August 5, 2013
THE PEOPLE OF THE STATE OF ILLINOIS, Plaintiff-Appellee,
SERGIO CADENA, Defendant-Appellant.
Defendant’s convictions for unlawful delivery of a controlled substance within 1, 000 feet of a church and unlawful possession of a controlled substance with intent to deliver within 1, 000 feet of a church were reduced to unlawful delivery and unlawful possession of a controlled substance, since the State failed to present testimony that the church at issue was active on the date of the offenses, which were two years prior to defendant’s trial.
Appeal from the Circuit Court of Boone County, No. 09-CF-364; the Hon. Fernando L. Engelsma, Judge, presiding.
Thomas A. Lilien and Paul Alexander Rogers, both of State Appellate Defender’s Office, of Elgin, for appellant.
Michelle J. Courier, State’s Attorney, of Belvidere (Lawrence M. Bauer and Colleen P. Price, both of State’s Attorneys Appellate Prosecutor’s Office, of counsel), for the People.
Justices McLaren and Zenoff concurred in the judgment and opinion.
¶ 1 Following a jury trial in the circuit court of Boone County in which he was convicted of unlawful deliveries and unlawful possession of a controlled substance within 1, 000 feet of a church (720 ILCS 570/401(c)(2), 407(b)(1) (West 2008)), defendant, Sergio Cadena, appeals his convictions. Defendant contends that the State presented insufficient evidence from which the jury could determine that the nearby Evangelical Covenant Church was a "church" on the dates of the offenses and under the meaning of section 407(b)(1) of the Illinois Controlled Substances Act (Act) (720 ILCS 570/407(b)(1) (West 2008)). We agree, and we affirm as modified in part, reverse in part, and remand the cause for resentencing.
¶ 2 I. BACKGROUND
¶ 3 On October 14, 2009, defendant was indicted on three counts of unlawful delivery of a controlled substance within 1, 000 feet of a church (counts I, III, IV) (720 ILCS 570/401(c)(2), 407(b)(1) (West 2008)). Those counts involved police-controlled purchases of cocaine occurring on July 26, September 12, and October 4, 2009. Defendant was also charged with one count of unlawful possession of a controlled substance with intent to deliver within 1, 000 feet of a church (count II) (720 ILCS 570/401(c)(2), 407(b)(1) (West 2008)) and one count of unlawful delivery of a controlled substance (count V) (720 ILCS 570/401(c)(2) (West 2008)), which were based on an August 2, 2009, controlled purchase.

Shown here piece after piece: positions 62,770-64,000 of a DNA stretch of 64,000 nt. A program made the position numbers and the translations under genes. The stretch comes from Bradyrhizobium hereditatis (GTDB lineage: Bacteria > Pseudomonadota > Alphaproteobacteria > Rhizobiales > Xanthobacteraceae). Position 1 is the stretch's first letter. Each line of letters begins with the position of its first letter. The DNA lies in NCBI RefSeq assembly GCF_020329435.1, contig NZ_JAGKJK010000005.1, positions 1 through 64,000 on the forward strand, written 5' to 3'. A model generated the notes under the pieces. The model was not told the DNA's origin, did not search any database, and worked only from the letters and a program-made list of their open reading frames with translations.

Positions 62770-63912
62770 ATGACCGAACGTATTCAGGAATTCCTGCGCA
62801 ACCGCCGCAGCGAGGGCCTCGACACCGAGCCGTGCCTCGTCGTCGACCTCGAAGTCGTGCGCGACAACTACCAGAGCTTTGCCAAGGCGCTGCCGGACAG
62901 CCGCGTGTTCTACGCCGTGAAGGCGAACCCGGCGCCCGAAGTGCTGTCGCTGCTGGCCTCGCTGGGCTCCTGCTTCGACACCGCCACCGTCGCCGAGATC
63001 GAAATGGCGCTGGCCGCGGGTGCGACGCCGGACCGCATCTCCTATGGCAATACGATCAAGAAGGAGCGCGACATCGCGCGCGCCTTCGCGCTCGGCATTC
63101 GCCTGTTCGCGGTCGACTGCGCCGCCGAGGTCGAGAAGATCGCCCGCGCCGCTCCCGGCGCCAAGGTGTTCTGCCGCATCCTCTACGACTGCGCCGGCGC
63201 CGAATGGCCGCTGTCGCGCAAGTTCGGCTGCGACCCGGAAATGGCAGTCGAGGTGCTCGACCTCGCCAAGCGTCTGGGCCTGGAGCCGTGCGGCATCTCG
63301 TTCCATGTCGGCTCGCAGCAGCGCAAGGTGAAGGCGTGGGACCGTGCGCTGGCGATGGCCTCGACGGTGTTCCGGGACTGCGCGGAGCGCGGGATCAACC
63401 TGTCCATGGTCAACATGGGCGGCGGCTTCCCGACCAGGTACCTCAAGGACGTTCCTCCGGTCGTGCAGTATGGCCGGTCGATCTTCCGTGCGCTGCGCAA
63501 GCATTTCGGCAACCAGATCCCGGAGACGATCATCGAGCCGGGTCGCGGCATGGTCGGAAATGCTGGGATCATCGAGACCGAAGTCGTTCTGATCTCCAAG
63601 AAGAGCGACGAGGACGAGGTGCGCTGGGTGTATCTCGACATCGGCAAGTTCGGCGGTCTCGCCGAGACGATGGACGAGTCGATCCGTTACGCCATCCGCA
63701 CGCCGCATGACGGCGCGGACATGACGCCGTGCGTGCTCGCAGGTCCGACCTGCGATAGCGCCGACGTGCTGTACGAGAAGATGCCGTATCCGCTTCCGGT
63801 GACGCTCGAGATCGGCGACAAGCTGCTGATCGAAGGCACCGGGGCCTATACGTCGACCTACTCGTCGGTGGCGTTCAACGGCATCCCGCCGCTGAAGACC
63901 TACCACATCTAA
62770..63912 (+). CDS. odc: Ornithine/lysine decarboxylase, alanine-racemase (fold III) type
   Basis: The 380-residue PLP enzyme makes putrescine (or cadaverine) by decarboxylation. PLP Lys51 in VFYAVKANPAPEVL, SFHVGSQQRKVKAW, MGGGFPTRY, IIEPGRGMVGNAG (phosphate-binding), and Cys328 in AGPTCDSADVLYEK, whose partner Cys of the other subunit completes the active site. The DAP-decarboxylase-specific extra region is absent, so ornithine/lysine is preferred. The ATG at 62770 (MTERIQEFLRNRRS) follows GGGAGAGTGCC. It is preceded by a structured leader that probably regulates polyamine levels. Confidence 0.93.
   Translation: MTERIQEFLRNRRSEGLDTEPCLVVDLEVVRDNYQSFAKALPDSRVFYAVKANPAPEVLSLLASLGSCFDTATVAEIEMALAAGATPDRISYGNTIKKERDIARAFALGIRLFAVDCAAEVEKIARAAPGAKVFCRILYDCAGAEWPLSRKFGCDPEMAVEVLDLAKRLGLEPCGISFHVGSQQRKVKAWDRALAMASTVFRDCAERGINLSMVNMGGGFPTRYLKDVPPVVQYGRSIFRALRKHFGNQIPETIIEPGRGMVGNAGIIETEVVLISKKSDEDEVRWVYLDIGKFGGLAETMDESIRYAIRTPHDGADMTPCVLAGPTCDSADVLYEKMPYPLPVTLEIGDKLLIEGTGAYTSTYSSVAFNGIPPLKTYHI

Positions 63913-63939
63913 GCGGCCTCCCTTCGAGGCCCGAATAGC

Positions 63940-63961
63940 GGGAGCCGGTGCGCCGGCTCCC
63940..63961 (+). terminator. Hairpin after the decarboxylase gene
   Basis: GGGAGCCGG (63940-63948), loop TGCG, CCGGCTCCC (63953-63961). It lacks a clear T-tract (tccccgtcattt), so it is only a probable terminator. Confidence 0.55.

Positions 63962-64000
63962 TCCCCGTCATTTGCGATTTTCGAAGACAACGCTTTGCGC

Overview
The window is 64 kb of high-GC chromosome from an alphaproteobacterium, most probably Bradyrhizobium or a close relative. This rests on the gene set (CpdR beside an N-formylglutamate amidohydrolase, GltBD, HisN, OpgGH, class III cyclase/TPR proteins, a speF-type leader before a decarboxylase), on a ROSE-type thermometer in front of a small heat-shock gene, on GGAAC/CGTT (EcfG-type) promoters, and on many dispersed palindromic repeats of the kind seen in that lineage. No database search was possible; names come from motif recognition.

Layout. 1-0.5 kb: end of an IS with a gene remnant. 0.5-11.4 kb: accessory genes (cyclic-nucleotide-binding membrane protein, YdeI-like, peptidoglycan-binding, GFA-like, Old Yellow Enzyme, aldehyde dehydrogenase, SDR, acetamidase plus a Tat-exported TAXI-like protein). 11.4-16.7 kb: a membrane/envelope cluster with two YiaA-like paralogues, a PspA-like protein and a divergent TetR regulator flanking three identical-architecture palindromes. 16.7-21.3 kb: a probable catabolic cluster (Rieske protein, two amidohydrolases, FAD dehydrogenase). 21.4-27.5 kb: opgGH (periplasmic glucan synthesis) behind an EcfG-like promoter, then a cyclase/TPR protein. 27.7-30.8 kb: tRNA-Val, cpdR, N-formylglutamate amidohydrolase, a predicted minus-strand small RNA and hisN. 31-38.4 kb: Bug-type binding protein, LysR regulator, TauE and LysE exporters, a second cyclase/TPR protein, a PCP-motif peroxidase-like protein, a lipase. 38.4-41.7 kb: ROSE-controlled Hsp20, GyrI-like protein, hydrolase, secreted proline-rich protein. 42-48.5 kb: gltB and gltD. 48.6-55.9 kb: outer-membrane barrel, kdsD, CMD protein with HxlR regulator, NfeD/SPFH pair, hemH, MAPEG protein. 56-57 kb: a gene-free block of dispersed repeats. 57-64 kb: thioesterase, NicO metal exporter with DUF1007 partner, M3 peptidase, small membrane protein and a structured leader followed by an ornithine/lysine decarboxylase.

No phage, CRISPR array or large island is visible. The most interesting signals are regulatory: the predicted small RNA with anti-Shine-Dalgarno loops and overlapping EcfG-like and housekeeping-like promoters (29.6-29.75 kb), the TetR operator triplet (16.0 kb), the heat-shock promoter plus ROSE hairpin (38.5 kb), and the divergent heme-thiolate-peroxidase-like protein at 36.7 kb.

¶ 4 Defendant concedes that he violated section 401(c)(2) of the Act (unenhanced delivery of and possession with intent to deliver a controlled substance), but he challenges the jury's finding that he committed the offenses within 1, 000 feet of a church. Accordingly, defendant seeks the reversal of the enhanced Class X felony convictions and the affirmance of unenhanced Class 1 felony convictions of delivery of a controlled substance. Because the only issue on appeal is whether defendant committed the offenses within 1, 000 feet of a church, we confine our factual summary to the testimony about the "enhancing locality" identified by the State as a church.
¶ 5 David Dammon, a police officer involved in the operation, testified that the transactions giving rise to the charges occurred or originated in the parking lot of a McDonald's restaurant in Belvidere. The Evangelical Covenant Church was located northeast of the McDonald's, though it was not visible from the restaurant's parking lot. On October 6, 2009, Officer Dammon measured the distance between the church parking lot and the McDonald's parking lot using a laser device known as "LIDAR." The distance between the church's real property and the location in the McDonald's parking lot where the controlled purchases had occurred or originated was 860 feet or less.
¶ 6 Leon Barry, a police officer who had worked for the Belvidere police department for 27 years, was involved in surveillance of the "controlled purchases." Officer Barry's direct testimony comprises 75 pages of transcript in the record on appeal. In addition to extensive questioning about the circumstances of each of defendant's transactions, his only testimony about the church was sandwiched between testimony about executing search warrants on defendant and his co-offenders: